Tour de France route goes twice through Alps, no Paris finish


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PARIS — Next year’s Tour de France will feature two treks through the Alps as organizers avoid Paris as it hosts the Summer Olympics, while the women’s race will have a grand finale at L’Alpe d’Huez in August.

For the first time since its creation in 1903, the men’s Tour will not finish in Paris, with the winner being crowned in Nice on July 21 after the race’s first Grand Depart in Florence, Italy, on June 29.

With the Olympics being staged in Paris from July 26 to Aug. 11, organizers decided, following talks with the government, to ease the pressure on the police force by avoiding the capital.

“We were committed to avoid Paris because of the Olympics,” Tour director Christian Prudhomme told Reuters. “There are only 28,000 police forces available, and we knew we could not get more.”

There will be four stages in Italy, with some great names being honored as the second stage will start near the late Marco Pantani’s birth town and finish in Rimini, where he died in 2004.

The peloton will enter the Alps as early as the fourth stage and will return for the final block of racing, which will be decided with a mountain stage ending at the Col de la Couillole and a hilly individual time trial between Monaco and Nice.

It will be the first time since 1989 that the final stage of the race will be actually competed. Since Greg LeMond won a time trial on the Champs-Elysees to pip France’s Laurent Fignon by eight seconds in the overall rankings, the final stage has always been a procession, with only the final sprint being contested.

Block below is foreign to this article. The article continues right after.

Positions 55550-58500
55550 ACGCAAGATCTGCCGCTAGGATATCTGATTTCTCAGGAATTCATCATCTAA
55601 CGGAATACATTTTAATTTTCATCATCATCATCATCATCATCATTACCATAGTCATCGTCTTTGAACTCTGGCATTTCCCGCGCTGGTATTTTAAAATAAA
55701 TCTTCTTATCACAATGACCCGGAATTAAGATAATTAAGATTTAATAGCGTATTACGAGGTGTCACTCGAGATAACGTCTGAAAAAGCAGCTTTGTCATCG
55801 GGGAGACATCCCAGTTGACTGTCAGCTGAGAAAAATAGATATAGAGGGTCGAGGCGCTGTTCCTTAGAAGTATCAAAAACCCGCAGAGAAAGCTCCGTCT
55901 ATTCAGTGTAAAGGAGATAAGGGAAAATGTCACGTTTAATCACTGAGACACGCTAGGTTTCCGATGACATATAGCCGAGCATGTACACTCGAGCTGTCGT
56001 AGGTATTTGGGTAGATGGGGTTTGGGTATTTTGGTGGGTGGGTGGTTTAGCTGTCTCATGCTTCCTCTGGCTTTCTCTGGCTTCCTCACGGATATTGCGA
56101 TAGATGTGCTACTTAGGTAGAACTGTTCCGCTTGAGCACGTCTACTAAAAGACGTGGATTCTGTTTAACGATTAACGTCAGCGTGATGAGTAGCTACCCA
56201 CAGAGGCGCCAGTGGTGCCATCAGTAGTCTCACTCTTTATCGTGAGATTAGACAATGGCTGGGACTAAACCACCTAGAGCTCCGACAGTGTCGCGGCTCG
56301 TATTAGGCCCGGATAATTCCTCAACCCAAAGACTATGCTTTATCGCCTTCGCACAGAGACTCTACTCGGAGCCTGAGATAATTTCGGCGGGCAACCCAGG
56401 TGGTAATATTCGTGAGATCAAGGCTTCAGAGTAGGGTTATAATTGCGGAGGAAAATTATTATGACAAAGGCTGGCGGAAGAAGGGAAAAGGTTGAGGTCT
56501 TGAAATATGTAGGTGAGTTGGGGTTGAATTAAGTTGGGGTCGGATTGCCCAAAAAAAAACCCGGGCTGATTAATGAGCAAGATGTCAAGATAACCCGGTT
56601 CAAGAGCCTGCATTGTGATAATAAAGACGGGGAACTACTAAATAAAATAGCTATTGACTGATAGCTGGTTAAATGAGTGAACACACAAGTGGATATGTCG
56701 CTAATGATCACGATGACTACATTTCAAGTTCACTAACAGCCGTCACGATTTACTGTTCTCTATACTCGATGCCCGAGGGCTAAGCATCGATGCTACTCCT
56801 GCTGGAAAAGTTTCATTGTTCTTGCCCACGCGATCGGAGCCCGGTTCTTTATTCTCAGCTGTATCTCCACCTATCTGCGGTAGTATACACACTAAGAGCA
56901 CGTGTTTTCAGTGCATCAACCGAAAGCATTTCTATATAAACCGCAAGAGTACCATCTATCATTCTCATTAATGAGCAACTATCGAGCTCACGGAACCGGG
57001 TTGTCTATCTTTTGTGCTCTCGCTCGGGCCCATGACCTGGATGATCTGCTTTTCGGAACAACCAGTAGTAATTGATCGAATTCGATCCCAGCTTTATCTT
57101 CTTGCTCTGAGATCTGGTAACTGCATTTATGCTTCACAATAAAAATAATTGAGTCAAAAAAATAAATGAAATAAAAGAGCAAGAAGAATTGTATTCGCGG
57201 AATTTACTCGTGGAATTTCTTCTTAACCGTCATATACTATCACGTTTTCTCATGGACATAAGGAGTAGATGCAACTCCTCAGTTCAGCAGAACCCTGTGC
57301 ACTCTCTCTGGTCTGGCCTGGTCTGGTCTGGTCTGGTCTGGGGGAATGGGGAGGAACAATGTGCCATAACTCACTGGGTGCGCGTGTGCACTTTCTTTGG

“The last three four days will be very tough because we will be in the mountains,” Prudhomme told Reuters.

Defending champion Jonas Vingegaard and runner-up Tadej Pogacar, if he takes part, will once again be the favorites.

The women’s Tour will also avoid France for the first three days, racing in the Netherlands and Belgium, with the finale set for L’Alpe d’Huez.

“We went to the Tourmalet last year, we wanted to go to iconic places, and L’Alpe d’Huez is part of cycling’s history,” women’s Tour director Marion Rousse told reporters. “It’s the toughest stage in Tour de France Femmes history with 4,000 meters of altitude gain. The stage also features the Col du Glandon, which I think is the hardest in France. Women have proved they have the level for that.”

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